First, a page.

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Want to get into politics? Here’s how to go about it
The European and local elections were announced this week. Would you be interested in throwing your hat in the ring?

THE DATE IS set. The government announced this week that the local and European Parliament elections will be held together on Friday, 23 May.

Do you feel disillusioned with politics, think you can do a better job? Why not throw your hat in the ring.

Since mid 2013, the political parties have been selecting the candidates they want to run for them in the local elections. However, there is a specific week in which nominations are taken, taking place four weeks before the polling day.

However, there are still opportunities out there. If you are seriously thinking about putting yourself forward, then the time to act is now.

So, first thing’s first: Are you eligible?

You are eligible to be elected to a local authority if you are ordinarily resident in Ireland and you are at least 18-years-old. You don’t have to be an Irish citizen.

According to Citizen’s Information, you are not eligible if you are or have done any of these things:

  • A member of the European Commission, Parliament or Courts
  • A Minister of the Government or a Minister of State
  • An Ceann Comhairle and an Cathaoirleach
  • A member of an Garda Siochana or a full-time member of the Irish defence forces
  • Judges
  • The Comptroller and Auditor General
  • Civil servants. Where it does not specifically state in your contract of employment that you may be a member of a local authority
  • A person employed by a local authority and is not the holder of a class, description or grade of employment designated by order under section 161(1)(b) of the Local Government Act 2001
  • A person employed by the Health Service Executive and who is at a grade or of a description of employment designated by order of the Minister for Health
  • People who have been imprisoned for a term longer than 6 months
  • People who have failed pay local authority charges
  • People who have failed to comply with an order of a court to pay money due to a local authority
  • People who have been convicted of fraud or dishonest dealings, corrupt practice or acting while disqualified

Party or non-party

The next question you may want to ask yourself is do you want to align yourself with a party or would you prefer to run as an independent candidate?

Speaking to Women for Election, a not-for-profit, non-partisan organisation aiming to bring a gender balance to Irish politics, said people need to consider what is there preference is.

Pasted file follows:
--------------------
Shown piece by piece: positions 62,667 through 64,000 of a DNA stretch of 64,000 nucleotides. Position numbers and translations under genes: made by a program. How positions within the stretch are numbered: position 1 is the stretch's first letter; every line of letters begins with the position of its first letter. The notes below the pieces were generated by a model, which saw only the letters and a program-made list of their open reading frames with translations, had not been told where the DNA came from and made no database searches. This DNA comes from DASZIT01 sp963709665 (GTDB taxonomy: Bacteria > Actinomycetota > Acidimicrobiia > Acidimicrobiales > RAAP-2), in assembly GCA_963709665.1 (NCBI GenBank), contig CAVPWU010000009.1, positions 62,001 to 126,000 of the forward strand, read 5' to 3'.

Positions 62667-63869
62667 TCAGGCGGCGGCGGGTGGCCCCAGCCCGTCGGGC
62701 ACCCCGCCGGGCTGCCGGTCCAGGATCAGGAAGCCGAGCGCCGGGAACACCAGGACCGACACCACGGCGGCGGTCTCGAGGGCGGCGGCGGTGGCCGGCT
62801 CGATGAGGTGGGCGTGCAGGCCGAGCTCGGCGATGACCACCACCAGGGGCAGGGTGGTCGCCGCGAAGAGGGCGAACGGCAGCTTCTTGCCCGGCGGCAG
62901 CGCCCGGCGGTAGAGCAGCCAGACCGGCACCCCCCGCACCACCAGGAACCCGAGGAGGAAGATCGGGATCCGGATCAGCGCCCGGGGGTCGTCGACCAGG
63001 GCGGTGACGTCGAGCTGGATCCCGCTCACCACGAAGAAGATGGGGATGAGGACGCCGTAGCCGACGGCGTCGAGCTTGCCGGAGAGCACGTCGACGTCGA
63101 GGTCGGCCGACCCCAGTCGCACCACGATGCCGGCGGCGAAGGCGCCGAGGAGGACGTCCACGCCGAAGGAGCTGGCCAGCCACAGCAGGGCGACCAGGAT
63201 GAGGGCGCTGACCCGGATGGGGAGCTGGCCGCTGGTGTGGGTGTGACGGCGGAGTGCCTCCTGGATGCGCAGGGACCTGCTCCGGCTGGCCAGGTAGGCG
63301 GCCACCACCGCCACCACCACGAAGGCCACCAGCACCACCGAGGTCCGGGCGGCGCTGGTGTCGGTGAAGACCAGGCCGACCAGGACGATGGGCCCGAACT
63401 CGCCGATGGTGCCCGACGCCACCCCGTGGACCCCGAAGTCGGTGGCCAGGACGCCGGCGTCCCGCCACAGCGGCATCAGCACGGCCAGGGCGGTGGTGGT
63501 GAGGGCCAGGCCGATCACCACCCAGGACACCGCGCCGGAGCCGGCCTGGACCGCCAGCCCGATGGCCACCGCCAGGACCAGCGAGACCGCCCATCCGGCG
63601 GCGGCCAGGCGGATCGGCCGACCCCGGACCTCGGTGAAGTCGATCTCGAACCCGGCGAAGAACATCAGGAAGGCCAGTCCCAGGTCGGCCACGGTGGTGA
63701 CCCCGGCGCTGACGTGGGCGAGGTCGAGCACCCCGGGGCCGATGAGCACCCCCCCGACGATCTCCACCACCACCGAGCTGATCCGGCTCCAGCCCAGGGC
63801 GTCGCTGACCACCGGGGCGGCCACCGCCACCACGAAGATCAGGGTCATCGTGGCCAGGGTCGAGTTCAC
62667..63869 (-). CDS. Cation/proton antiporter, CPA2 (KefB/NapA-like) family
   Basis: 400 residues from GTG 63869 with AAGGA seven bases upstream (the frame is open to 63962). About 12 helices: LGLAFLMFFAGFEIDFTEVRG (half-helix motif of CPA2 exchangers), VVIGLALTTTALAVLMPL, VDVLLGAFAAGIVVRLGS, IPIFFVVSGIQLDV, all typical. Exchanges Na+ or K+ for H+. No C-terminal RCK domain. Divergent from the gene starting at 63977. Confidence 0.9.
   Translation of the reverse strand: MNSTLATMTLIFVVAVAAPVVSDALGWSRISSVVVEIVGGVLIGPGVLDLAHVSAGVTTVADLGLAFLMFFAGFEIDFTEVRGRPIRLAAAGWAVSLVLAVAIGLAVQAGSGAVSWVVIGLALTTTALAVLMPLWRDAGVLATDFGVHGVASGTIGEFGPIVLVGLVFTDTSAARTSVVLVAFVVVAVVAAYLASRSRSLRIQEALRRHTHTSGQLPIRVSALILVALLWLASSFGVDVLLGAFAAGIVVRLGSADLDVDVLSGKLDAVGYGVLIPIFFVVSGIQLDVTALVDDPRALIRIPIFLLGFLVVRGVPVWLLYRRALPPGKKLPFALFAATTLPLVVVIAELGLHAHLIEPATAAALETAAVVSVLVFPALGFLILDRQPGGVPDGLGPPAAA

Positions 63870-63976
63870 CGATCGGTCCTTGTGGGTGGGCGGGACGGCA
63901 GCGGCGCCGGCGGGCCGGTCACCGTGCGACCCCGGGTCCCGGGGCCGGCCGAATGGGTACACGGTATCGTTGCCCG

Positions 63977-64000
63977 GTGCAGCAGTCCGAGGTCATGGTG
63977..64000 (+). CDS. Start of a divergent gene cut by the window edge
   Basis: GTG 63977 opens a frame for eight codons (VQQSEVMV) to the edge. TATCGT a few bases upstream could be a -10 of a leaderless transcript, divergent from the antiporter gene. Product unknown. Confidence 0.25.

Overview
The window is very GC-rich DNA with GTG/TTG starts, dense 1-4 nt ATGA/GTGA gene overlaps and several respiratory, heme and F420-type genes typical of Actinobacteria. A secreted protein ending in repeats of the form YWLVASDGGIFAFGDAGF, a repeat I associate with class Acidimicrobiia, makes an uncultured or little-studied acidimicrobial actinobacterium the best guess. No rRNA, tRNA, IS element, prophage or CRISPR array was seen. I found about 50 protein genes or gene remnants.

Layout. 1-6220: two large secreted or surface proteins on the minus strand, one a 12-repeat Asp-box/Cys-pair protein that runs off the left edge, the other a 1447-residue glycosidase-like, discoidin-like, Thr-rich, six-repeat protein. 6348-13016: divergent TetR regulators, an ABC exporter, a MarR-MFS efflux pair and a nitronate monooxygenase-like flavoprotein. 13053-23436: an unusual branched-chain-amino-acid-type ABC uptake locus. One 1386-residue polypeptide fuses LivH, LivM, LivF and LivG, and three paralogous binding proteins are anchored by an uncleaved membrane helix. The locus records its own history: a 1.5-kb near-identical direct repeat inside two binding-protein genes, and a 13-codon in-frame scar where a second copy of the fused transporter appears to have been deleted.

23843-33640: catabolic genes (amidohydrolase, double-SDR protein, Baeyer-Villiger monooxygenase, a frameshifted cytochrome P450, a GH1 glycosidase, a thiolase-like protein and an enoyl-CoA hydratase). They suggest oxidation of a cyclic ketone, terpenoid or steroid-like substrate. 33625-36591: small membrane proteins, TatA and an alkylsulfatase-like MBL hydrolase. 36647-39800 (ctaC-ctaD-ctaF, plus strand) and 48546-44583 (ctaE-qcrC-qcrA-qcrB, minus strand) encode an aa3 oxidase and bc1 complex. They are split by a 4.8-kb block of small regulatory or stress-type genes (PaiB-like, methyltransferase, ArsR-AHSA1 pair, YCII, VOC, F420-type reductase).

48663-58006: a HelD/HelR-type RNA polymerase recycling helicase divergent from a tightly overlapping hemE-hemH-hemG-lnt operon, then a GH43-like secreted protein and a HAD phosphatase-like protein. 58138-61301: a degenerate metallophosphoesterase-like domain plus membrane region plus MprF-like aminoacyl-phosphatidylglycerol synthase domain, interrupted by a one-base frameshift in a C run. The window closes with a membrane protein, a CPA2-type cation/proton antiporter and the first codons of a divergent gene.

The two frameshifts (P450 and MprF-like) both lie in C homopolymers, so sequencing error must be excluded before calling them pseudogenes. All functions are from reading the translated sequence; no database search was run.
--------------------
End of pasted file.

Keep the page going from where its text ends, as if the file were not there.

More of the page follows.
“We would stress that all the political parties are actively looking for good, competent and capable candidates around the country and people who are interested in their community and representing it politically should put their hands up and actively enquire about the potential of running for the local elections either as an independent or with a party that represents their values,” said co-founder Michelle O’Donnell Keating.

“We are obviously aimed at women, and there is especially a great need for women interested in politics in rural areas to step forward,” she said.

Here’s how you go about getting nominated:

Nomination forms are available at your local city or county manager’s office, advise Citizen’s Information, who state that once you have completed your nomination form, you must then return the nomination form back to them.

You may include party affiliation on the nomination paper, but if you have no party affiliation, you may be described as ‘Non-Party’ or you may leave this space blank.

If you are a member of a political party, you must submit a Certificate of Party Affiliation with your nomination form.

However, if you are an independent candidate, you must complete your nomination form and one of the following:

  • Statutory declarations by 15 assentors. These are persons registered to vote in the electoral area concerned.
  • Lodge a deposit of €100 for county/city council and €50 for borough/town council with the returning officer.
  • The returning officer must rule on whether your nomination paper is valid within one hour of it’s presentation.

I want to run as part of a party, how do I do that?

If you do not want to be on the ballot as a non-party candidate then you are going to have to be a member of a party. You should approach the political party about joining and be sure to voice you interest in running in the upcoming election.

O’Donnell Keating told as of Friday, in total, 1127 selections had been made nationwide. Of the selections made, 852 are men, while 275 are women.

She said:

The time to act is now. A lot selections have been made, and a lot more will be made over the weekend, but there are still opportunities there.
And you never know, this could be you in May.

Read: 23 May the big day for wannabe councillors and MEPS>

Poll: Do you plan to vote in the local elections?>

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